This bias pervades the HBO movie "Path to War," which premiers Saturday at 8 p.m., EDT. The network bills the production as "an inside look at the men who got us into Vietnam but couldn't get us out." The narrative begins at Lyndon Johnson's inaugural ball in January 1965, and ends with the president's surprise announcement on March 31, 1968, that the war had caused "division in the American house" and he would not seek reelection in the name of "national unity."
Why the emotional investment in the futility of the war? Shame, guilt, and the desire to deflect it.
Vietnam was the first war in U.S. history that elite young men, who are now running the country, avoided fighting. Older Americans in the arts, the media and academia encouraged and abetted their evasions, fostering disrespect for those who served. The anti-war movement heartened the Hanoi Politburo and hastened the U.S. withdrawal from Indochina. After South Vietnam was conquered in 1975, some 1.5 million boat people cast themselves into the sea in a desperate bid for freedom, tens of thousands of our former allies were sent to "reeducation camps," and American credibility in foreign affairs was damaged for decades. "Several hundred thousand" of the boat people perished, a State Department official told United Press International Tuesday.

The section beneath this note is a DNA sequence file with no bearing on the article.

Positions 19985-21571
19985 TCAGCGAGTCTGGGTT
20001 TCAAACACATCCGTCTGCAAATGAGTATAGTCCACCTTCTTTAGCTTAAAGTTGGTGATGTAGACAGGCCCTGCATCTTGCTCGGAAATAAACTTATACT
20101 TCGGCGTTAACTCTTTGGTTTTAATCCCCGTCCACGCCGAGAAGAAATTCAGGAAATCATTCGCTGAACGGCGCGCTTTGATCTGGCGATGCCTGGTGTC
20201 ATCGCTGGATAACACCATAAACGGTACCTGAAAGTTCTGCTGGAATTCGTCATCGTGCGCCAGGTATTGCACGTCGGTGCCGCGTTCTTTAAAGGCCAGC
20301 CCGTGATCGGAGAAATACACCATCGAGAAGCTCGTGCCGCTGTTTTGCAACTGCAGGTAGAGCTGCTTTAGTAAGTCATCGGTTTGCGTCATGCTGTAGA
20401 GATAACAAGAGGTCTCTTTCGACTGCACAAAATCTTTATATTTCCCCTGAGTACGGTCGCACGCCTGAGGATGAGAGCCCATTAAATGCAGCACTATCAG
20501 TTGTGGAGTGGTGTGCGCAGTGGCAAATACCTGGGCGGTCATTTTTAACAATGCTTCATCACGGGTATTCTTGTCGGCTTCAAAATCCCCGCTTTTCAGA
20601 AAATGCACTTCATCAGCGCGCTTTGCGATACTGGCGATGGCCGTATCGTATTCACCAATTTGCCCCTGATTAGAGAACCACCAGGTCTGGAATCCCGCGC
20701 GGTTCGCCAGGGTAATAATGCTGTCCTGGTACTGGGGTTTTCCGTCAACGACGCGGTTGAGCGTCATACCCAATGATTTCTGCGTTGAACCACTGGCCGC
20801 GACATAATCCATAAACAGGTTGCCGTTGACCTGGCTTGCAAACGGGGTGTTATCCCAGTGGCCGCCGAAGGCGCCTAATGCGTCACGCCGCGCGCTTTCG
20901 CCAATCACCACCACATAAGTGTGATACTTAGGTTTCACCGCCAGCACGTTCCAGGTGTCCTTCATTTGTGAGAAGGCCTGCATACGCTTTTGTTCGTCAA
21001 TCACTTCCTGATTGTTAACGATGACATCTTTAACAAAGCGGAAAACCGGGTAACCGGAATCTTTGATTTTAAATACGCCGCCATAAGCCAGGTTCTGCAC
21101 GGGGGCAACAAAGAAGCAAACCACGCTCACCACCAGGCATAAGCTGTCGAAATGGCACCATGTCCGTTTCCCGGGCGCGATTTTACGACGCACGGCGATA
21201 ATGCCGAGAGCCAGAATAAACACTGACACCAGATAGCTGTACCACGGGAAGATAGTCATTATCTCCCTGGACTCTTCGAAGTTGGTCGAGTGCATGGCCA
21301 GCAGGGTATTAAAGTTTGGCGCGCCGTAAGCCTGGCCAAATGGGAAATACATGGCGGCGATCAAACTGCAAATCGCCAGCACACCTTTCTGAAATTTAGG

To admit that one's own actions or evasions contributed to this disaster is to assume a greater psychological burden than most people can bear. Representing the U.S. effort as doomed from the start assuages the conscience.
This is not to cast all opposition to U.S. involvement as self-serving. "Path to War" shows how Undersecretary of State George Ball, played with wonderful midwestern plainness by Bruce McGill, served as the principal critic of intervention within the Johnson administration. But for every George Ball there were 1,000 antiwar protestors whose hypocrisy the Iowan found "stupid and unattractive" for "declaring in sanctimonious tones that American policy is thoroughly in the wrong and that we as a nation are as brutal and viciously ambitious as the other side."
Preserving the freedom of the South Vietnamese people would have been a difficult and protracted effort, and success was not guaranteed. But those who insist the communist victory was inevitable advance arguments that have more in common with theology than historiography.
Nor did such principled critics as Ball argue that the war was wrong. "The qualifications I have are not due to the fact that we are in a bad moral position," Ball told Johnson at a meeting on July 21, 1965. He said he expected South Vietnam to come under Hanoi's control soon after U.S. forces pulled out.